Got an email from Liz George at Baristanet--y'all know who theyare...that bunch of evil citizen journalist stirring up the pot and making it bad for The Press in Montclair, NJ...
So, here's the dirt: out in Glen Ridge, there's a bond referendum calling for the astroturfing of a public park (geeze! only in NJ would they think of paving and plasticating a park! great pic-nic'ing on 'turf!)
The folks at Baristanet wanted to know what The People thought about this. You'd think the Star Ledger would want to know, too, right??
Well, maybe not so much...
Baristanet's got some great connections--one of them is SurveyUSA, a company that can easily conduct surveys on questions like "do you want your kids to be playing baseball on carpet?" (I'm oversimplifying--more detail here)
So, SurveyUSA did a telephone poll to find out what people thought about the astroturfing referendum...and Baristanet published the results here.
Now, Baristanet wanted to share the results of the poll with the Star Ledger, the local paper for the area (corporate owned, I might add--I used to live in NJ and watched the SL go down the tubes). But the Ledger declined. Debbie Gallant wrote about it in this post which got some feedback from the Mayor himself!
There are great things going on here: Baristanet is a credible, transparent, well-organized citizen journalism effort (*with* an editorial model.) They are credible enough that the Mayor has left comments and is part of their conversation. Yes, this is something Mayors *should* be doing--no matter what means of media their constituency uses, they should be in touch and in contact. And especially in a state where there is no local television nor other local media coverage! When there is no local television coverage, and no local newspaper coverage, the Mayor must respond wherever he finds credible people talking about the issues--regardless if they're using blogging software or building it on Dreamweaver.
Diddy wa/P left the following amusing comment on Baristanet:you surveyed 131 people. maybe there are more people like myself who are pro turf but saw your name on caller id and passed on your silly little poll. i'd say its more likely the anti turf people answered the call because they are so crazed about the issue. i'm all for turf but won't lose any sleep over it if it fails. end of the day i'm still stuck in nj watching my property tax go up so somebody can get my income back in a property tax break scam. and that is the crux of web 2.0. Diddy might be right that there are more people who are pro turf. But if they're taking a moral high road and not answering the calls, and not using the media, they're voices won't be heard. It will be the people who are "crazed about the issue," who engage in civic discourse and make their voices heard, who will change the issue.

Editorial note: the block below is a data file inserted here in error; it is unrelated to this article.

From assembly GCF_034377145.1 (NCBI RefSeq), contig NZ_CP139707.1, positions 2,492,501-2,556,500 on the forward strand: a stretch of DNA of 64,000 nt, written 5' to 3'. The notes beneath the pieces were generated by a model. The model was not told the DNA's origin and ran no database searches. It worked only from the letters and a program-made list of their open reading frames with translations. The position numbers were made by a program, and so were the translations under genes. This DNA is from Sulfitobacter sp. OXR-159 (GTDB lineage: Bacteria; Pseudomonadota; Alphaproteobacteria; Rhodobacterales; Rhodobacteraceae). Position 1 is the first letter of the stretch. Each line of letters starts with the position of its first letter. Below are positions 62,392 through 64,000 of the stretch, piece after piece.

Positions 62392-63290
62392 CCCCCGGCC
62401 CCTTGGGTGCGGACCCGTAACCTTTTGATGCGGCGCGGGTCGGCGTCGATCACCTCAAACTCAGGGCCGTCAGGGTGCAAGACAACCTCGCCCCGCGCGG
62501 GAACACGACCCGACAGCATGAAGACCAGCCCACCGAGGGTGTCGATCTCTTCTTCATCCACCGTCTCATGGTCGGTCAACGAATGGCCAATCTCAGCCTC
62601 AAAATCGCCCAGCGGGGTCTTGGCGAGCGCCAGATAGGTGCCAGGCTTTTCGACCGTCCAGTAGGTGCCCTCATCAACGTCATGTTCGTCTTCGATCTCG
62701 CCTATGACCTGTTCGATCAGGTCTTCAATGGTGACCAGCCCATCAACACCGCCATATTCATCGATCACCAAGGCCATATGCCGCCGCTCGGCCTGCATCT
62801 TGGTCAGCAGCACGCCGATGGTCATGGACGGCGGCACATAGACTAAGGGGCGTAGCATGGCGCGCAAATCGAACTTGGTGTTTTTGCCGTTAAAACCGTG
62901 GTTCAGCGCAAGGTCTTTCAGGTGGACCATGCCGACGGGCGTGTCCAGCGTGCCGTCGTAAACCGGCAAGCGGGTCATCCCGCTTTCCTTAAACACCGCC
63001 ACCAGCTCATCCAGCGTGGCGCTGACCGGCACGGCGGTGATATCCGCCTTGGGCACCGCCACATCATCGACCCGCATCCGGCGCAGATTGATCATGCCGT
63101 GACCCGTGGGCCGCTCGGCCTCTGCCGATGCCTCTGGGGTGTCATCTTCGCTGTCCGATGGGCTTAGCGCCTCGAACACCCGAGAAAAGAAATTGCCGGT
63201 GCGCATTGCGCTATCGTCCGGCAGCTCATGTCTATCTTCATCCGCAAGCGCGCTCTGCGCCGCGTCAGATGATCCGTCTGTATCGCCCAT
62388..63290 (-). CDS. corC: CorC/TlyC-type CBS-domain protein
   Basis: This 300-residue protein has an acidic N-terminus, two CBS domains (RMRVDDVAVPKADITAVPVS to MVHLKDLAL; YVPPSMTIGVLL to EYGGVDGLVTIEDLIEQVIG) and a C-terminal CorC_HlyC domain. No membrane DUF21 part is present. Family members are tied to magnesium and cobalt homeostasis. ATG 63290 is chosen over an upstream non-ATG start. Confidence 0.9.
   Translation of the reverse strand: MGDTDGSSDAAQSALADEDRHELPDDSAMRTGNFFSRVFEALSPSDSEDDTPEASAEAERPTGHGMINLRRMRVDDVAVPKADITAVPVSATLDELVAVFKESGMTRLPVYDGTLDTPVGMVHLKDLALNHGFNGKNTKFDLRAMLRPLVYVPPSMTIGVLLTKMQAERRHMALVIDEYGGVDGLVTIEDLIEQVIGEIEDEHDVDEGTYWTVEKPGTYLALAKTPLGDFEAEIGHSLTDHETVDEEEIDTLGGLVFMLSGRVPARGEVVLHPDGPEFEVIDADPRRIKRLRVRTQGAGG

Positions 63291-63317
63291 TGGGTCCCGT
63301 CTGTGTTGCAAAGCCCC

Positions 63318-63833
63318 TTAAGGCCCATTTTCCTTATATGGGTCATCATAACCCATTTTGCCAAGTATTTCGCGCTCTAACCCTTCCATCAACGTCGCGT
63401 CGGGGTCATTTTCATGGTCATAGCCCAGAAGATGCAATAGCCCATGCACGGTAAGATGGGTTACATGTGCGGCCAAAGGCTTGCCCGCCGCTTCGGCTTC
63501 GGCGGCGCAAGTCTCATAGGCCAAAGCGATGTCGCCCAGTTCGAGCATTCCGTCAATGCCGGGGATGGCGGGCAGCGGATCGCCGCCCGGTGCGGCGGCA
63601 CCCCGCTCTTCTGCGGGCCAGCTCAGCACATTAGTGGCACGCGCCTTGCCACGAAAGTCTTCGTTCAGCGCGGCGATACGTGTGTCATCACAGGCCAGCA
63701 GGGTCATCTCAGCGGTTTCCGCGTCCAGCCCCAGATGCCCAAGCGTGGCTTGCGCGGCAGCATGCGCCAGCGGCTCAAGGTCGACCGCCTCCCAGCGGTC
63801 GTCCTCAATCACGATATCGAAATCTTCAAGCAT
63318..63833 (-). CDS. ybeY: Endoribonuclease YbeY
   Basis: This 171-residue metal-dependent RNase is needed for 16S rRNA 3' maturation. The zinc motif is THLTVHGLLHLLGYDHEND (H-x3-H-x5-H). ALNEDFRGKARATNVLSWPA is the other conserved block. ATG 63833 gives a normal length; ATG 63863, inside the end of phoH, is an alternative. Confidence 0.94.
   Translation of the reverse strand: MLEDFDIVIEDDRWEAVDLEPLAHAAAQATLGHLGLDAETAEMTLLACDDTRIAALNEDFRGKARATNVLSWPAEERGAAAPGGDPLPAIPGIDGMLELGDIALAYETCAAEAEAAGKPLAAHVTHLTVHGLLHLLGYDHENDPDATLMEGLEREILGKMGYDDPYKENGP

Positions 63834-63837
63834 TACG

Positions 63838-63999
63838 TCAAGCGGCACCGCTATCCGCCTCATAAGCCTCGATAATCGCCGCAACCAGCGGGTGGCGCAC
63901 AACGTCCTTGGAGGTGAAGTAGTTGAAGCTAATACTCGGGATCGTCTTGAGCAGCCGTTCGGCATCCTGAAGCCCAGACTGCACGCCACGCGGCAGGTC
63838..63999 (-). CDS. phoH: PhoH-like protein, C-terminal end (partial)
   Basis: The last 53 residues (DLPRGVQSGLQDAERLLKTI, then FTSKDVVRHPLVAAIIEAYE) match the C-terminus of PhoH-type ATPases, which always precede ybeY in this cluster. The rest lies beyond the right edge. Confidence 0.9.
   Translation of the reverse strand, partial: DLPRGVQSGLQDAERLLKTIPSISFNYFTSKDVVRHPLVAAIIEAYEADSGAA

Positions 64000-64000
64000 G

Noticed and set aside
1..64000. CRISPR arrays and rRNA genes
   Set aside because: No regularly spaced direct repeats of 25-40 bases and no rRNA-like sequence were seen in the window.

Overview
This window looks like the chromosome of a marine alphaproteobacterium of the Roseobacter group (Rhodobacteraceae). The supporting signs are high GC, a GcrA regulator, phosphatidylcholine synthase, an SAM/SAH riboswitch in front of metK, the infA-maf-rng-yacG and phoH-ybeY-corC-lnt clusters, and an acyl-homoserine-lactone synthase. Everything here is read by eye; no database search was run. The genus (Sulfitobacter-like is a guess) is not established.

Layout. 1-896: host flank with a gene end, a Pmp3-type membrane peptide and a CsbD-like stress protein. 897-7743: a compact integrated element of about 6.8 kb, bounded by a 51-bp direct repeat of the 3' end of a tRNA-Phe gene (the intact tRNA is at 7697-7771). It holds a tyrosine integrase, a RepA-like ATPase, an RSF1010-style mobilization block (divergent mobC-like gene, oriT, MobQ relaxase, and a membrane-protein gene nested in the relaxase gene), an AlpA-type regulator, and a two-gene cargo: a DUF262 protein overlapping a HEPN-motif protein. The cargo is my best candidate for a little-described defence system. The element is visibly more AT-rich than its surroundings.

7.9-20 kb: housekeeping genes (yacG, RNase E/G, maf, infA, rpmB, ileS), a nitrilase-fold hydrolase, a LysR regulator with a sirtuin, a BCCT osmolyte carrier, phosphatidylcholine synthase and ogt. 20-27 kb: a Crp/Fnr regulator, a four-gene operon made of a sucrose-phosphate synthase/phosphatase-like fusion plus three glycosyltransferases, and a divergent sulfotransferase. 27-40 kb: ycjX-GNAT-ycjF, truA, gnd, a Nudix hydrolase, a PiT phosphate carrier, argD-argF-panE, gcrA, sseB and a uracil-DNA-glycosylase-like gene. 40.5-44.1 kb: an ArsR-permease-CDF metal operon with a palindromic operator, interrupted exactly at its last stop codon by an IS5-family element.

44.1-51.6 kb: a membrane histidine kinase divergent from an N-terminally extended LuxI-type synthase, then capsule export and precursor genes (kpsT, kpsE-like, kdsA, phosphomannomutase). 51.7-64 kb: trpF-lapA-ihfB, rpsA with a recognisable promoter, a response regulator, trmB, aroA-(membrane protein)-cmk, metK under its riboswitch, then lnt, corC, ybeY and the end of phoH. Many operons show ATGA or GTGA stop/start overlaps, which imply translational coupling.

And I guess Diddy never heard about how Kansas became a bastion of the right wing because nobody cared about the little things...and didn't bother to voice their opposition...
Note: I cannot stress enough the dire situation of lack of media in the state of New Jersey (or any place that lacks local media.) Living in the shadows of both New York and Philadelphia has left New Jersey with no broadcast tv signal to latch on to so that they might create local news programs. Growing up there, I never saw a local high school football game on TV, or of five-car pileups on Rt 1; never heard of murders in my town or the race riots in New Brunswick. Our lives centered around New York (and Newark, when things got too hot.) Our local paper was our lifeline to our community--and a ricky-ticky local radio station. But when the paper got bought by a Corporation, which then shut down local bureaus and started giving us more wire service coverage and coverage of towns more than 20 miles away, we started to rely on word of mouth. Case in point: after the Rodney King trial, there were rumors of riots in New Brunswick. Friends from across the river were calling me to find out if anything was going on because we had no coverage of any kind--newspaper or tv. This was the 1990's, before the ubiquity of the net. We knew tv would not be there--we knew radio, which had gone over to Clear Channel, wouldn't be there, we knew the press wouldn't be there. My then-husband and I went out into town to find out what was going on, then came back and called everyone we knew, who then called others to tell them there were no riots and everyone was safe.
In a media saturated time, we had to rely on word of mouth.
Do you now understand why we need citizen journalism on the Internet?
Thanks, Baristanet, for sticking it to The Man....who left Town a very long time ago...
Journalism, citizen journalism, media, Blogs, Web 2.0